“Laughter is the sun that drives winter from the human face.”

— Victor Hugo

Laughter is the best medicine. You have probably heard this statement more than once. In fact, there is much truth to the value of laughter for promoting and maintaining our physical and mental well-being. Laughter triggers healthy physical changes in the body as it strengthens our immune system and diminishes pain. Likewise, laughter triggers emotional changes, such as booting mood and protecting us from the impact of stress. It also encourages social connection, which can have a further positive impact on our physical and mental well-being.

How does Laughter Help?

Laughter helps to shift distressing emotions.

Laughter helps us relax and recharge.

Laughter and humor bring a sense of relief from heavy burdens and helps us to feel grounded and hopeful.  

Laughter helps to shift our perspective and promotes optimism.

Laughter helps to reduce stress and increases energy, enabling us to stay focused and accomplish more.

Laughter and humor can create psychological distance, which can lighten a burden and help us feel less overwhelmed.

Laughter helps us to connect with others, which can have a major impact on all aspects of our mental wellbeing.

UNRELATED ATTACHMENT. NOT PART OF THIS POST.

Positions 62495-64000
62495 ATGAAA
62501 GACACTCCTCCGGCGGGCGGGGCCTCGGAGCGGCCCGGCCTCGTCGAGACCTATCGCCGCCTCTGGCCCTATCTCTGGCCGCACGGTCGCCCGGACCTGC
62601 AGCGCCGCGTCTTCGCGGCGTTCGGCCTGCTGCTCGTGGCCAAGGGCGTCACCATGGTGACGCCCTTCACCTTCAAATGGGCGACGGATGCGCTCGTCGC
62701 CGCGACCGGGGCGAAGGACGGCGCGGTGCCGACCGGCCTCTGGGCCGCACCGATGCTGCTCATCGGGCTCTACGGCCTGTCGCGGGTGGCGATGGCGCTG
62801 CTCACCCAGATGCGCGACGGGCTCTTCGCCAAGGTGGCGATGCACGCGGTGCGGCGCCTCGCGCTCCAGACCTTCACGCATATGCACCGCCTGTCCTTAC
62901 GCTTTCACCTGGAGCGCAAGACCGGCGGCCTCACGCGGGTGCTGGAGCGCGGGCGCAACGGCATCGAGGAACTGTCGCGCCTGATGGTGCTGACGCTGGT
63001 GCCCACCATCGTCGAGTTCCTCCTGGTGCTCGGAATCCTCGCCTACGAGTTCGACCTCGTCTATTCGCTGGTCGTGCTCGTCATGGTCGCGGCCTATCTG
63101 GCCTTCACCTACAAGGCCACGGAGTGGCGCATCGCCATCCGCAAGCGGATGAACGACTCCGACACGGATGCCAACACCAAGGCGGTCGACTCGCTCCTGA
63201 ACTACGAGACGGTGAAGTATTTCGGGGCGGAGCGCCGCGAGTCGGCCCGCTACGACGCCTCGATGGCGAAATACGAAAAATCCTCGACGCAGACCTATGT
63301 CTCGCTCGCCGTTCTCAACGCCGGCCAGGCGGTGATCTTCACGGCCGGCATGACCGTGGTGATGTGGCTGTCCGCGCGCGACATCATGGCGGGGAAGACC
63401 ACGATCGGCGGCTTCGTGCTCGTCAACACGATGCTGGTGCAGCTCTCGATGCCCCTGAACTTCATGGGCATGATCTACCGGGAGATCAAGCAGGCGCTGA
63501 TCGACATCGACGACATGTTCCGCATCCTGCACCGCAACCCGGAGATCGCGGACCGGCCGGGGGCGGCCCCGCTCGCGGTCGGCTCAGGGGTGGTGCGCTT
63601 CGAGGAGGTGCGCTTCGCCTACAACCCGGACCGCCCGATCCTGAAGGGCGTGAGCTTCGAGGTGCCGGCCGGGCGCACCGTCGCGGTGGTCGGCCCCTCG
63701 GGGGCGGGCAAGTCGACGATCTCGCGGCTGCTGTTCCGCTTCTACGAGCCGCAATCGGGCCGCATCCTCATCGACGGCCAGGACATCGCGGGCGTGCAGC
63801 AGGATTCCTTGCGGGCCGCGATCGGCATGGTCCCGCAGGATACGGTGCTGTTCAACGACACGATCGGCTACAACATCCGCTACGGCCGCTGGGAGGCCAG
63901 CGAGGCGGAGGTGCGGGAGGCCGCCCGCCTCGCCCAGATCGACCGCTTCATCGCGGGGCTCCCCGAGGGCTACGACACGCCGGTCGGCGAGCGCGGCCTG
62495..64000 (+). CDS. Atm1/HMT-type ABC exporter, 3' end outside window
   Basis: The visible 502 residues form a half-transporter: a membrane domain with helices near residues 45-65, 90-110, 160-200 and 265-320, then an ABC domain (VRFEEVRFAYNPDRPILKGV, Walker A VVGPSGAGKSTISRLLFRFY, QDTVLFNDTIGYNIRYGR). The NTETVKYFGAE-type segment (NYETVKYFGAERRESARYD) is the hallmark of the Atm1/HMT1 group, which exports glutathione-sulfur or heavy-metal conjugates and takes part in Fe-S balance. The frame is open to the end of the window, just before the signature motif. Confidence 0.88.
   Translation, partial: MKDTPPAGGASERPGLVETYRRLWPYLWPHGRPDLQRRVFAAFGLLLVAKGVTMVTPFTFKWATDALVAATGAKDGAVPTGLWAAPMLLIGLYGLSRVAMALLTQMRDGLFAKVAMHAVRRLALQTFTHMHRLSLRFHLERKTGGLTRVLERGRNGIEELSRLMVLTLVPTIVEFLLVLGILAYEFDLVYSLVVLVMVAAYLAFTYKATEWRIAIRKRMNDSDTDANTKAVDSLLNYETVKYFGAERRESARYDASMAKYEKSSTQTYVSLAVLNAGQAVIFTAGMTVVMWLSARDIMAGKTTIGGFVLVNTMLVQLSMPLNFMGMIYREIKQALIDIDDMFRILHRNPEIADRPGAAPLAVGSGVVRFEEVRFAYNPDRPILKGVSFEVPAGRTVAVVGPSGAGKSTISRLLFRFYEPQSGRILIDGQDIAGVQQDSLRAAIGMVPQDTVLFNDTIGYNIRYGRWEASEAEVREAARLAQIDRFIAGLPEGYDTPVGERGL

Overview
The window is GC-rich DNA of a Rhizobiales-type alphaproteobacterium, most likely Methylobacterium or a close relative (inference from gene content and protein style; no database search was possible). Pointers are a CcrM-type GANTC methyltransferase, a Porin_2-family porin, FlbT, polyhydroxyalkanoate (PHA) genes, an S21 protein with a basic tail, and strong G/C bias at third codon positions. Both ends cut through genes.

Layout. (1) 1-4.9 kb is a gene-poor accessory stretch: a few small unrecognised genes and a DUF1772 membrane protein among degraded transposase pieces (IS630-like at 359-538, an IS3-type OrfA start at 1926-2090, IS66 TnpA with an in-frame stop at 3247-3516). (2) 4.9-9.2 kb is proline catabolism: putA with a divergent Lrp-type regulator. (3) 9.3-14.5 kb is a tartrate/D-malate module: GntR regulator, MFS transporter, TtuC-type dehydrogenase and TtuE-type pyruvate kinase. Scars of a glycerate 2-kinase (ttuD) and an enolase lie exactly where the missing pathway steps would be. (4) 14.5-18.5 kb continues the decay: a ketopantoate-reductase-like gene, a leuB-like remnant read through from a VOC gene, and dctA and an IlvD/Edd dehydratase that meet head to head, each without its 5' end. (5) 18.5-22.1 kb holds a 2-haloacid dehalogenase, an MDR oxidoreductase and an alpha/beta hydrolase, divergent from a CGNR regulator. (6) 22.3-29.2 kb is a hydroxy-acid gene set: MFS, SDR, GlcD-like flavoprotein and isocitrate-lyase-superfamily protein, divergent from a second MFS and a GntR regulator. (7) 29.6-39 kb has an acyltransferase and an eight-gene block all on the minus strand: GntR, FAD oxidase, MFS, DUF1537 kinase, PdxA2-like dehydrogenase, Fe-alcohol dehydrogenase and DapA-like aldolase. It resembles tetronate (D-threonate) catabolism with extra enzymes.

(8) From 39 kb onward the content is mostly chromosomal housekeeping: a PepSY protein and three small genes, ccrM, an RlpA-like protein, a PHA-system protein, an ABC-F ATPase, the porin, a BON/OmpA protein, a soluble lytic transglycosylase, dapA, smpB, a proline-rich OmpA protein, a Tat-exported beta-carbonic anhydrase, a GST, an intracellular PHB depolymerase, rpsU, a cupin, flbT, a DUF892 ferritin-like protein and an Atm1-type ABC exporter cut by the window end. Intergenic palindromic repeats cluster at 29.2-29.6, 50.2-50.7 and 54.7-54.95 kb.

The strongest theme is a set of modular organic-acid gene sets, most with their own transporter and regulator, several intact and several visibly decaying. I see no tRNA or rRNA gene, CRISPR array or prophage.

Smile. Smiling is the beginning of laughter, and like laughter, it’s contagious.

Be more spontaneous. 

Practice gratitude.

Do something silly.

Connect with a joyful mindset.

Surround yourself with reminders to lighten up. 

Find your inner child.  

Let go of defensiveness. 

Move toward laughter and join in the conversation when you see others laughing.  

Spend time with fun, playful people.

Share a good joke or a funny story.  

Ask people, “What’s the funniest thing that happened to you today? This week? In your life?”

Watch a funny movie, TV show, or YouTube video.

Play with children.

Attempt to laugh at situations rather than ruminate on them.

In addition to personal experience, there is plenty of research supporting the use of laughter to improve our mental well-being. Now it is up to us to seek out more opportunities to engage in laughter and use humor to promote our well-being and connect with others.  

Dr. Thomas Lindquist, Psy.D.

Licensed Psychologist

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Published by tlindquistpsyd


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